This day (5th March 1653) about noon I took a shallop and went on board the Fairfax in this road (Dover), which I found very much battered in her hull, and her masts much maimed, a necessity for a new fore-mast, mizen-mast, foretop-mast and main-yard; and upon debate with Captain Lawson he presently set sail and went for the Downs this evening, and awaits your Honours' commands in order to the bringing in of the frigate that being the fittest place in my opinion
Letter from Phineus PettNRS037

Right Worshipful, This night about ten of the clock the Fairfax became on fire and is almost burned down to the water ; by a great providence the Unicorn was preserved. I much doubt there was treachery in it for that she was the weathermost ship, the tide newly come, the wind easterly and the fire so sudden that it was discovered ashore before the ship's company were sensible of it. The Unicorn was not a cable's length from her, and was yare in cutting cables in the hawse, and so with a warp bowsed l ashore on the east side, the Greyhound and other ships did the like, and she drove ashore upon the west side. I dare assure you there is no danger of the other ships but she is irrecoverable, her lower tier of guns are out, and part of her upper and her powder taken out at Queenborough. I thought fit to give you this brief account and shall be more punctual when I shall see the event; in the meantime I crave leave to remain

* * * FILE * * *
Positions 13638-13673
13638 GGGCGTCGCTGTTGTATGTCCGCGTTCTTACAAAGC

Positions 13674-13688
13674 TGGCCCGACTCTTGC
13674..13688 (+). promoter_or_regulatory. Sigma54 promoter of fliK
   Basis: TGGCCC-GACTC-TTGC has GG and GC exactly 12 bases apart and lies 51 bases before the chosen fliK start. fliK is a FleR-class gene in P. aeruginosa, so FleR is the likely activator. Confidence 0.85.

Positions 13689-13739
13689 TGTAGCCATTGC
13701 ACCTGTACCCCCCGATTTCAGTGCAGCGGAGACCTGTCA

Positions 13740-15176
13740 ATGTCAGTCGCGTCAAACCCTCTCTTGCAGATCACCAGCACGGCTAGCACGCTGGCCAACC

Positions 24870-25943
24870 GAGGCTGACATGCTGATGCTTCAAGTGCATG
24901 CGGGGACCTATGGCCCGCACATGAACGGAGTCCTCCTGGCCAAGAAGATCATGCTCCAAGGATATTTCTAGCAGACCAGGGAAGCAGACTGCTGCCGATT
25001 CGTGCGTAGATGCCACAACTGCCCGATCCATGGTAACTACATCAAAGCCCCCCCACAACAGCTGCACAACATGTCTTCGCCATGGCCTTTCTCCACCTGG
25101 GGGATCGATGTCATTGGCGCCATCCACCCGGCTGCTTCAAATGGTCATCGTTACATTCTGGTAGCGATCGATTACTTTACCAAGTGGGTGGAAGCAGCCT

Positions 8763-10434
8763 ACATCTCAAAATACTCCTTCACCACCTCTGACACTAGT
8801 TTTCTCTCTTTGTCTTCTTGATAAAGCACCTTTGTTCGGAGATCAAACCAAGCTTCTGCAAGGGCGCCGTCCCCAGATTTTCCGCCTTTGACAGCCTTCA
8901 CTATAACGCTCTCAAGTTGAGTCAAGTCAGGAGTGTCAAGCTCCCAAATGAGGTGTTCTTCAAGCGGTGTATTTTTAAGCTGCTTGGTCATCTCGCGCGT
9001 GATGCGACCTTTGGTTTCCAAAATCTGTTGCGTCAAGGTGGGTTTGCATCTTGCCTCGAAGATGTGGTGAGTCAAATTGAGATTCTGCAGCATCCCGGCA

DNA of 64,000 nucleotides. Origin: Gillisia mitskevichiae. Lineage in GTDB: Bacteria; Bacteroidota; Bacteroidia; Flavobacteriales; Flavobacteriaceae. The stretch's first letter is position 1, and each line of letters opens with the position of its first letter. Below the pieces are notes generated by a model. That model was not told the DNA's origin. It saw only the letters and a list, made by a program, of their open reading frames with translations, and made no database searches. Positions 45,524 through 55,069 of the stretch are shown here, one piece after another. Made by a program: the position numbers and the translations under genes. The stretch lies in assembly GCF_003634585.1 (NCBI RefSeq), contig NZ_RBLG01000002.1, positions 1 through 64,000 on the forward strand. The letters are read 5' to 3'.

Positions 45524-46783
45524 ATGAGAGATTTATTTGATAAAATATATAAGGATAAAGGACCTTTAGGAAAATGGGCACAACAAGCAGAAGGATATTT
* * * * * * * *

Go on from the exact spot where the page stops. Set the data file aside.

At your command,


Chatham Dock, 22 March, 1652, at 1 in the morning. (1st April 1653 New Style)

Letter to the Admiralty CommissionersNRS037